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American Association of Equine Practitioners - Worming Guidelines June 2019

American Association of Equine Practitioners - Worming Guidelines June 2019

American Association of Equine Practitioners - Worming Guidelines June 2019

The American Association of Equine Practitioners have recently updated their Parasite Control Guidelines (June 2019)

We’ve provided a brief summary of the guidelines including the updated recommendations:

It’s not about eliminating worms – its about keeping our wormers effective:

The goal of any worm control program can be summarised as:

  1. To minimise the risk of disease from worms
  2. To control worm egg shedding that keeps the infection cycle going
  3. To maintain the effectiveness of current worming drugs and avoid further development of wormer resistance as much as possible.

How things around worming have changed!

Important changes have occurred in equine worm populations in the last 40 years due to the introduction of new classes of wormer ingredients. Large strongyles are now rare and small strongyles are the parasites of concern in adult horses, while ascarids remain the most important parasite in foals and weanlings.

Traditional worm control programs featured rotational use of wormers at regular intervals. This strategy is 40 years old and was designed to eliminate highly dangerous large strongyles. This strategy was very successful and disease from large strongyles is now very rare.

Small strongyles are present in all horses but are relatively mild pathogens and only produce disease when present at very high levels. Frequent worming treatments are not needed to keep most adult horses healthy.

Modern Worming strategy – using Fecal Egg Counts (FECs)

The modern worm control strategy is to use wormer that are given at the appropriate time of the year based on the worm burdens of individual horses. A horse’s worm burden can be determined by a fecal egg count that measures the number of worm eggs per gram in a horses poo.

EasyWormer Programs Featuring Fecal Egg Counts

A basic foundation of worming treatments should be considered for all horses. This generally consists of one or two yearly treatments during times of peak transmission - usually Autumn through to Spring in Australia. Choose a product that provides control of strongyles, bots and tapeworms for use in Autumn.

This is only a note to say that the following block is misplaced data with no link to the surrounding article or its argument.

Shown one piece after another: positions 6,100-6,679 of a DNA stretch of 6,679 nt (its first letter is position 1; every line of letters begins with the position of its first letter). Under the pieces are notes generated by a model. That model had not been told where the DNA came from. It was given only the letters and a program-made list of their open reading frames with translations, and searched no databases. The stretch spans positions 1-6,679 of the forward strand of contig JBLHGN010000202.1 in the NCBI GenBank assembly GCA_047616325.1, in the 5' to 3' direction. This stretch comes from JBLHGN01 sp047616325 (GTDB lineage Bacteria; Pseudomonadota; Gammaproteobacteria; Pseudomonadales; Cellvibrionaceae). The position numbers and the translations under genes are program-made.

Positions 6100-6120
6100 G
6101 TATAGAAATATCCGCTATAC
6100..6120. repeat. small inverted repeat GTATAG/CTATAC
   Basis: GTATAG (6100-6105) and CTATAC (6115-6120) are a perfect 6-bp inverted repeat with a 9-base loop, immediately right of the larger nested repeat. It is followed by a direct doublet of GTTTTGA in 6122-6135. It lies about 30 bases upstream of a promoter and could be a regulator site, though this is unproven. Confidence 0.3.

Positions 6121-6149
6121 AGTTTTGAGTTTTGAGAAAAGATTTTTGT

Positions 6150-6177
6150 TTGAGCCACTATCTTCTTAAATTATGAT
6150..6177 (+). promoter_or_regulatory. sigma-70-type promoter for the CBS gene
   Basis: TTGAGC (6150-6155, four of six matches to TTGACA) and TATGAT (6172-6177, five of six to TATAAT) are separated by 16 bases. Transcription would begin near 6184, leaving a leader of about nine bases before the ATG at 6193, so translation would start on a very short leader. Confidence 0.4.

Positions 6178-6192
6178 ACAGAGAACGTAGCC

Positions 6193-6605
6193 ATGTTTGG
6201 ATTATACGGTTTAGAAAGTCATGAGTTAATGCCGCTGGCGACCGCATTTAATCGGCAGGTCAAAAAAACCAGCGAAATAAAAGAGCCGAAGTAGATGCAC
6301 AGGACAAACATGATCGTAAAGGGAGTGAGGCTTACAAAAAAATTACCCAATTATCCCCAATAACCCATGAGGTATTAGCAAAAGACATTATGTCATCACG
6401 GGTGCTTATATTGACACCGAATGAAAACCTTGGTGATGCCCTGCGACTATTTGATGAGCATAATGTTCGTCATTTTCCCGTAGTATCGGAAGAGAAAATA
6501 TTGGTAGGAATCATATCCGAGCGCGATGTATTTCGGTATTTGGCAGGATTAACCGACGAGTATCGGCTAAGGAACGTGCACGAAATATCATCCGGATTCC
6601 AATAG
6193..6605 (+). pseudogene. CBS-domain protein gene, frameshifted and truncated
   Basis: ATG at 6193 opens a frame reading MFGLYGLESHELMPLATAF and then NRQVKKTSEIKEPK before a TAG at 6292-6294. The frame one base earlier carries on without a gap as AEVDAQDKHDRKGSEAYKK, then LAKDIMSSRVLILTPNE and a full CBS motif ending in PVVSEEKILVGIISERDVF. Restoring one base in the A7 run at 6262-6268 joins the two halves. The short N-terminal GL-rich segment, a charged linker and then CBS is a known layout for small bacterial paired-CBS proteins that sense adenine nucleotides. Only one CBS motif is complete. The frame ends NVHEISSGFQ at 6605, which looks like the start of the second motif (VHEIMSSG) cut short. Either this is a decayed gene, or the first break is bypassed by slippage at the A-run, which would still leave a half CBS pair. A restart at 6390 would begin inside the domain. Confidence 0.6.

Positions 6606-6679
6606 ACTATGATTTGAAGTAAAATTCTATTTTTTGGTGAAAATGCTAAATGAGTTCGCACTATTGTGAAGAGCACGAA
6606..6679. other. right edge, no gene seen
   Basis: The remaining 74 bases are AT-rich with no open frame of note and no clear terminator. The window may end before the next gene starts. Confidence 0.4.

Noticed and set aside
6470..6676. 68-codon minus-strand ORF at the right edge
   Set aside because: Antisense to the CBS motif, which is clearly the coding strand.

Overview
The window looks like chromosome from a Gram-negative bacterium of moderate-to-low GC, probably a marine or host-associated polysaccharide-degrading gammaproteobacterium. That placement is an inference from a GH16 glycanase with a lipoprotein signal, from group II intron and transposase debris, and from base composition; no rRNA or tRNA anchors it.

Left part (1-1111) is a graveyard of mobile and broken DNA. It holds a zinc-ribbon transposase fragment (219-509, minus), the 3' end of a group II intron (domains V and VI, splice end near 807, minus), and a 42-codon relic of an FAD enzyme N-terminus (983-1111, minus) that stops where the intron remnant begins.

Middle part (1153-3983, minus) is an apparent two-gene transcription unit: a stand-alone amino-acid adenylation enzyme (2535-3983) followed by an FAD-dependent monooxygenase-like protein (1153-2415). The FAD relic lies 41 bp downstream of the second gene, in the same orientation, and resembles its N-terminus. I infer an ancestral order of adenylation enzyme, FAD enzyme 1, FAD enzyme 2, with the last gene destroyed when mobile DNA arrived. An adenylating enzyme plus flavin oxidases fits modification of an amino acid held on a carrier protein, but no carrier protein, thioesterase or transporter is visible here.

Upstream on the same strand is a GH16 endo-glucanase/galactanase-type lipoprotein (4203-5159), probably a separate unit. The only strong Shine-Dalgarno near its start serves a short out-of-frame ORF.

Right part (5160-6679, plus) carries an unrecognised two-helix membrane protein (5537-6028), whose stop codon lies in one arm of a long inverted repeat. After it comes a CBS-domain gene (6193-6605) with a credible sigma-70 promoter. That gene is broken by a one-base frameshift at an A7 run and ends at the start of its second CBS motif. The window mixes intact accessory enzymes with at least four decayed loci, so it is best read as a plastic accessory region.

Natural Immunity means that as little as 1 in 4 horses may need worming!

Adult horses vary greatly in immunity to worms.  Most adult horses tend to have good immunity against the small strongyles that are measured in a FEC – studies over time have shown that 80% of eggs come from 20% of the horses on a property.

Adult horses tend to shed roughly the same number of eggs throughout their life time; low shedders will often remain low and high shedders have a tendency to remain high.

You can actually save money over a very short period by Fecal Egg Testing (FEC) your horses.  Read more about saving money with FECs here.

Young horses and older horses need different worm control strategies

Horses less than 3 and over 20 years of age require special attention and more frequent worming since they are more susceptible to infection and developing disease. 

Specifically, Foals should receive a minimum of four wormers in their first 12 months:

  • 2-3 months of age, a benzimidazole wormer for ascarids.
  • 4-6 months (just before weaning)  At weaning, FECs are recommended to determine whether worm burdens are primarily strongyles or ascarids.
  • 9 Months of age – Mectin + tapeworm based for small strongyles
  • 12 months of age, Mectin based for small strongyles

EasyWormer Aged-based Rotational Worming Programs

Resistance – the problem is REAL!

Wormer resistance occurs in small strongyles and ascarids. Resistance is the ability of worms in a population to survive treatment with a wormer and develops over time – eventually with continued reproduction of resistant worms, the resistant population is high enough that the wormer fails.

To reduce the rate at which resistance occurs, it is critical to maintain parasites that are not exposed to the wormer. This is known as the refugia. Parasites that are not exposed to the wormer won’t develop  the resistant genes.

This means we should use wormers as little as possible and utilise other worm control measures (such as paddock management, and worming according to Fecal Egg Count result). Do not under-dose horses and foals; use weight tapes or scales to determine body weights as this is the quickest way to encourage resistance.  

Evaluation of resistance on your property can be measured using a fecal egg count reduction test (like A FEC).

You can watch a video on how wormer resistance happens here.

Download the full AAEP Worming guidelines here


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